A movie log formerly known as Bookishness / By Charles Matthews

"Dazzled by so many and such marvelous inventions, the people of Macondo ... became indignant over the living images that the prosperous merchant Bruno Crespi projected in the theater with the lion-head ticket windows, for a character who had died and was buried in one film and for whose misfortune tears had been shed would reappear alive and transformed into an Arab in the next one. The audience, who had paid two cents apiece to share the difficulties of the actors, would not tolerate that outlandish fraud and they broke up the seats. The mayor, at the urging of Bruno Crespi, explained in a proclamation that the cinema was a machine of illusions that did not merit the emotional outbursts of the audience. With that discouraging explanation many ... decided not to return to the movies, considering that they already had too many troubles of their own to weep over the acted-out misfortunes of imaginary beings."
--Gabriel García Márquez, One Hundred Years of Solitude

Friday, November 13, 2015

The Crowd (King Vidor, 1928)

The Crowd begins with the birth of John Sims (James Murray) and the prophecy that he will be somebody, a belief that he clings to 12 years later, on the day his father dies suddenly. And then there's a jump to 21-year-old John arriving in New York City, still fired with ambition. The jump leaves an odd hole in the narrative: We expect his father's death to have made an impact on his expectations -- to have shown him, for example, the threat of the unexpected or the value of hard work. But 21-year-old John is a bit feckless, a dreamer who can't quite get in gear to succeed. He falls in love too easily, and is soon married to a woman named Mary (Eleanor Boardman), because the John-and-Mary trope is a little too hard for Vidor and his co-scenarists John V.A. Weaver and Harry Behn to resist. This is a 20th-century Everyman story. If the hole in John's backstory is obvious, however, Vidor makes the father's death a visual motif by an expressionistic shot of young John in the stairwell of his house when he learns of the death, a remarkable image of entrapment that Vidor echoes throughout the film: The skyscrapers of New York, for example, loom in the same funnel-like way as the stairwell. But most celebrated image of entrapment in The Crowd is the web-like rows of desks in the insurance office where John finds work but not fulfillment -- an image frequently imitated, most notably by Billy Wilder in The Apartment (1960). (It's worth noting the work of cinematographer Henry Sharp here, as well as the set designers Cedric Gibbons -- who may or may not have done actual work on the sets, since as head of MGM's design department, Gibbons had his name put on every film -- and A. Arnold Gillespie.) As a parable about modern work, The Crowd is an enduring film. John gets what little satisfaction he has from creativity -- in his case, entering contests to write advertising slogans -- and not from what he has to do to earn a living. Murray turned out to be a case of life imitating art: He was an alcoholic who, like John Sims, had trouble staying employed, but while the movie ends on an optimistic note for the character, the actor died at age 35, in a drowning that was possibly a suicide.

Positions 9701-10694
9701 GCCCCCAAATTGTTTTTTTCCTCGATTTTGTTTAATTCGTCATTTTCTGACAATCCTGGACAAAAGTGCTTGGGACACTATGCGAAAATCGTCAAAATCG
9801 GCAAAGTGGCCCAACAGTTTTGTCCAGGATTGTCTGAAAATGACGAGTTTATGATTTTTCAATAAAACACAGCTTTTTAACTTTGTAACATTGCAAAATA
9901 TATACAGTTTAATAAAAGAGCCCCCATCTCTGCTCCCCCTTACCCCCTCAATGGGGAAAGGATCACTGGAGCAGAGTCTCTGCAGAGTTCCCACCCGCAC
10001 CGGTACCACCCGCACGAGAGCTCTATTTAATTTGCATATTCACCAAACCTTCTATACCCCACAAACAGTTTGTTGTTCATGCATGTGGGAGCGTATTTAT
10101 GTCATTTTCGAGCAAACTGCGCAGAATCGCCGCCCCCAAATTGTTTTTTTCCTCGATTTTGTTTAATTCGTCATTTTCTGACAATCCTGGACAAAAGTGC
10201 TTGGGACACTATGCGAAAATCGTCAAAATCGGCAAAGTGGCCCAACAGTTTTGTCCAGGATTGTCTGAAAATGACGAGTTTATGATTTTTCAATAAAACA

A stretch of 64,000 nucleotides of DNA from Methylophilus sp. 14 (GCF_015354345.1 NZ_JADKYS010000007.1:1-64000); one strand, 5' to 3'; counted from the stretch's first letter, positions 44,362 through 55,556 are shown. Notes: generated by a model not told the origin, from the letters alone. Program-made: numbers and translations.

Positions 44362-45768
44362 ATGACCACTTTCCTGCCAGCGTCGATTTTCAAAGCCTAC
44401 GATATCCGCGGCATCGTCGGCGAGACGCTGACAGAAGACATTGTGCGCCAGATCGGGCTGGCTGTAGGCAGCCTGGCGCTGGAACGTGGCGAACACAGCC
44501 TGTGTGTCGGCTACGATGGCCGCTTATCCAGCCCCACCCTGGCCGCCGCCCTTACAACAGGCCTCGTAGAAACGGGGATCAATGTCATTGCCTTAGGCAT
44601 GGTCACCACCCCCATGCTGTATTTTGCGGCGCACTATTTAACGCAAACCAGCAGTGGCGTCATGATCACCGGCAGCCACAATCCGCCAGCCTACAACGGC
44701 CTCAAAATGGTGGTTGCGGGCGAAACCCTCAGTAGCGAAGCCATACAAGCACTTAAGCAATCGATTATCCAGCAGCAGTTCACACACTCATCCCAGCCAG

John Sims, age 12 (Johnny Downs), learns of his father's death.
A skyscraper echoes the stairwell scene in The Crowd.
The insurance office in The Crowd.